Bug 76049 - 'cd' builtin to bash improperly traverses pathnames containing both symlinks and '..'
'cd' builtin to bash improperly traverses pathnames containing both symlinks ...
Status: CLOSED DUPLICATE of bug 72363
Product: Red Hat Linux
Classification: Retired
Component: bash (Show other bugs)
8.0
i386 Linux
medium Severity high
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Assigned To: Tim Waugh
Ben Levenson
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Depends On:
Blocks:
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Reported: 2002-10-16 02:11 EDT by Jeff Stearns
Modified: 2007-04-18 12:47 EDT (History)
0 users

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Doc Type: Bug Fix
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Last Closed: 2002-10-16 02:11:23 EDT
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Description Jeff Stearns 2002-10-16 02:11:16 EDT
From Bugzilla Helper:

User-Agent: Mozilla/4.0 (compatible; MSIE 5.22; Mac_PowerPC)



Description of problem:

The 'cd' command improperly traverses pathnames containing both symlinks and '..'.



A pathname containing '..' is improperly traversed when one element of the pathname is 
a symbolic link to a directory.



The symlink is treated completely WRONG; it is handled as though it had a value of '.'. 



This affects the cd command in bash. It also affects make(1) and other tools that call 
bash. It also affects system(3).



Version-Release number of selected component (if applicable):





How reproducible:

Always



Steps to Reproduce:

1.Create a simple directory hierarchy containing a symlink:

    % mkdir -p  /tmp/0/1/2/3/4

    % cd  /tmp/0/1/2/3/4

    % ln -s .. up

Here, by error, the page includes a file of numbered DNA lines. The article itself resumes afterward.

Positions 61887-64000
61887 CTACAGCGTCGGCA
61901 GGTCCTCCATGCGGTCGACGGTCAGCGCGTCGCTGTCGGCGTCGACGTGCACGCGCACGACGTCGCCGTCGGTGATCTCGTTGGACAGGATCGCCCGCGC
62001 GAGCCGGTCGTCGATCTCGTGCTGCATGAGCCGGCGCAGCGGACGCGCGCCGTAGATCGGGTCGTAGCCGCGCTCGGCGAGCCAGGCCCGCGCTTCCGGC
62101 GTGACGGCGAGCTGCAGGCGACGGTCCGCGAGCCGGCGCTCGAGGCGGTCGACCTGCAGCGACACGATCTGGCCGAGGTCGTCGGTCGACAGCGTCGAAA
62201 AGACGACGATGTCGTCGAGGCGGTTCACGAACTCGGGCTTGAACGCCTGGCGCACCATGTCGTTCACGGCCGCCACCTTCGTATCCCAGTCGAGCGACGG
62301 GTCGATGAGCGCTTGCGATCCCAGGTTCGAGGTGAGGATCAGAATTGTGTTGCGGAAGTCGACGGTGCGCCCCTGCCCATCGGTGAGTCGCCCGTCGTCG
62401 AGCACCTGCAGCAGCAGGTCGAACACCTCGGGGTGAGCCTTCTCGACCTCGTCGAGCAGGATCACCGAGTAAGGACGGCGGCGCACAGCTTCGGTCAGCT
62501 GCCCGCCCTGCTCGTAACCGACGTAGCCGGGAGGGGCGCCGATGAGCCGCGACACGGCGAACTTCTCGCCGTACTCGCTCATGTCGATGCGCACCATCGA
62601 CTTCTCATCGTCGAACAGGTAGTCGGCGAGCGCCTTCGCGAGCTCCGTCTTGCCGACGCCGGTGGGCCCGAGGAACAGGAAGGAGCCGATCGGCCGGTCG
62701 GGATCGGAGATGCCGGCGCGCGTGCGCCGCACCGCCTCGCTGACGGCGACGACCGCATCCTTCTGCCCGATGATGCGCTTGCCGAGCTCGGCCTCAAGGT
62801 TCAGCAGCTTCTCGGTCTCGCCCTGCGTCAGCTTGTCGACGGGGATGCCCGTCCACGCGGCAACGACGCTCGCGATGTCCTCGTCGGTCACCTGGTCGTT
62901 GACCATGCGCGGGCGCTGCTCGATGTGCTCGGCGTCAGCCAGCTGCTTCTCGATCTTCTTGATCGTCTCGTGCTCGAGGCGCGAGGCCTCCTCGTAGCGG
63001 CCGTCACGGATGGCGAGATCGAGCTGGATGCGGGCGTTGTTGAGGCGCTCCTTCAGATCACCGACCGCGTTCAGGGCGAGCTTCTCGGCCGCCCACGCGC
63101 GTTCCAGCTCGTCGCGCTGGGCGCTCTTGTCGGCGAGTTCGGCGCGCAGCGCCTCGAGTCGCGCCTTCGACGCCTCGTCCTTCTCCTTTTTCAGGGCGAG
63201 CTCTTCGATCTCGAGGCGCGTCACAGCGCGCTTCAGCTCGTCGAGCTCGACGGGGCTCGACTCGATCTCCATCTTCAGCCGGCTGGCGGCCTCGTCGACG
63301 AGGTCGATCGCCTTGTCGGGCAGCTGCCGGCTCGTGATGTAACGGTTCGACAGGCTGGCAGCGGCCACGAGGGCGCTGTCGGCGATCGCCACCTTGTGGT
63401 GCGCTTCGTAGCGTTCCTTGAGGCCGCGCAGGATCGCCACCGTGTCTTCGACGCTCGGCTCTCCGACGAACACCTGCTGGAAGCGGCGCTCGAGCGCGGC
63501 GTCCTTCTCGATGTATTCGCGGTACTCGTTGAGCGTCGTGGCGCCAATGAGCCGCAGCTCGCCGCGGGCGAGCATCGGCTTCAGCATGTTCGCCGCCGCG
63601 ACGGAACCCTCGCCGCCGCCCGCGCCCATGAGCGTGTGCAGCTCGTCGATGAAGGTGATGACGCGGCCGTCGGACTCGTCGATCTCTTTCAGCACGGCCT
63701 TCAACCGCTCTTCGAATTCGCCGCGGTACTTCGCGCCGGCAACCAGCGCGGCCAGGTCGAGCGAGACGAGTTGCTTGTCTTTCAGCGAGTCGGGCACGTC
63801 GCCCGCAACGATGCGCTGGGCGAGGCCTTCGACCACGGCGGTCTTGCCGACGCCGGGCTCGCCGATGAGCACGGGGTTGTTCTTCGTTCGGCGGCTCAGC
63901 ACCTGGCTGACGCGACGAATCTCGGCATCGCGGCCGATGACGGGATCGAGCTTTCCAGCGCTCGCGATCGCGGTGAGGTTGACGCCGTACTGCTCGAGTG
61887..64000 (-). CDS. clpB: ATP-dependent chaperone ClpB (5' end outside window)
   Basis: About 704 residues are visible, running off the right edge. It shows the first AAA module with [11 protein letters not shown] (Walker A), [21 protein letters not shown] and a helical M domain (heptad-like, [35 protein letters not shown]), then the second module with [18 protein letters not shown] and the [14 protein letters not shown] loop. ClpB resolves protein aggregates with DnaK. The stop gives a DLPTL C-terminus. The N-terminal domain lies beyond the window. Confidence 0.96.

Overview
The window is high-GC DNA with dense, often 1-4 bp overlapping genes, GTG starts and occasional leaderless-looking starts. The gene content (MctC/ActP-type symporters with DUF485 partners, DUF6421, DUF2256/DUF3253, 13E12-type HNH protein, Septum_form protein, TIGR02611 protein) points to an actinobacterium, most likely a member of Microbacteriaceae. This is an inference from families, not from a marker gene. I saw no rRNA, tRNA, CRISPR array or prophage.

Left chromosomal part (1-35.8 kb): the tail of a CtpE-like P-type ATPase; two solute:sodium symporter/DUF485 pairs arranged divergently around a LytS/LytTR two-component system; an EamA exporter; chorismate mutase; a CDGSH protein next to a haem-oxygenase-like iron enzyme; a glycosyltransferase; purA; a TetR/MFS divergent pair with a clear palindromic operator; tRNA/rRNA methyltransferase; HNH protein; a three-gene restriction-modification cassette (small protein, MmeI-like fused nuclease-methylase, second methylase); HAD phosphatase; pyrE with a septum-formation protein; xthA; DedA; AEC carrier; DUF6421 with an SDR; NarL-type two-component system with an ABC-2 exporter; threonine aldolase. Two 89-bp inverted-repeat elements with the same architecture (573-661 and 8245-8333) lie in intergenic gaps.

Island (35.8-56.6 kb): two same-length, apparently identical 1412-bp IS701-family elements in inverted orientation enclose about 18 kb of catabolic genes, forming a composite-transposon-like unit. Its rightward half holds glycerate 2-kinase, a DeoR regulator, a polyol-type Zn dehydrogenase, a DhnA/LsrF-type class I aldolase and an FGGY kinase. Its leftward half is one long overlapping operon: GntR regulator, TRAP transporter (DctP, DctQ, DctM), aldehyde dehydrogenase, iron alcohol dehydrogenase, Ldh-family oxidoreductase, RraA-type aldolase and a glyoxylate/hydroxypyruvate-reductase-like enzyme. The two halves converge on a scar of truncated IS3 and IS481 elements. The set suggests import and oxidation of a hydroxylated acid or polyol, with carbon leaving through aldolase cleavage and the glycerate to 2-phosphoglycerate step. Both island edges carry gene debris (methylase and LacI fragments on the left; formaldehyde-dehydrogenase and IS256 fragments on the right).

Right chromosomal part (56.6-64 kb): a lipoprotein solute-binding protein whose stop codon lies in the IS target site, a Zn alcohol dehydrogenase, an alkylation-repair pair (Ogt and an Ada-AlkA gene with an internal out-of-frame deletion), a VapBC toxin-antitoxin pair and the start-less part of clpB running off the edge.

2. Navigate to the directory containing the symlink:

    % cd  /tmp/0/1/2/3/4



3. Use the cd command to navigate via the symlink.  Note that the following is correct:



    % (cd up; pwd; ls)

    /tmp/0/1/2/3/4/up

    4

	

4. Now traverse via a pathname combining the symlink with '..'.  Note that the traversal is 
now WRONG.



    % (cd up/..; pwd; ls)

    /tmp/0/1/2/3/4

    up



Actual Results:  The pwd command in step 4 printed:

    /tmp/0/1/2/3/4



The ls command printed:

    up



Expected Results:  The pwd command in step 4 should have printed:

    /tmp/0/1/2  or /tmp/0/1/2/3/4up/..



The ls command should have printed:

    3/



Additional info:



The bug is in bash, but not in the kernel itself.  You can prove this by writing a C, perl, or 
Python program to call chdir(2) and observe that the behavior is correct.



It appears that bash is interpreting pathnames itself, and is doing it wrong. It appears to 
be pre-parsing pathnames, performing '..' reduction on its own. It's doing this wrong. It's 
treating symlinks as directory names, rather than traversing them.
Comment 1 Tim Waugh 2002-10-16 03:42:56 EDT
As documented.  Use 'set -P' to disable that.

*** This bug has been marked as a duplicate of 72363 ***

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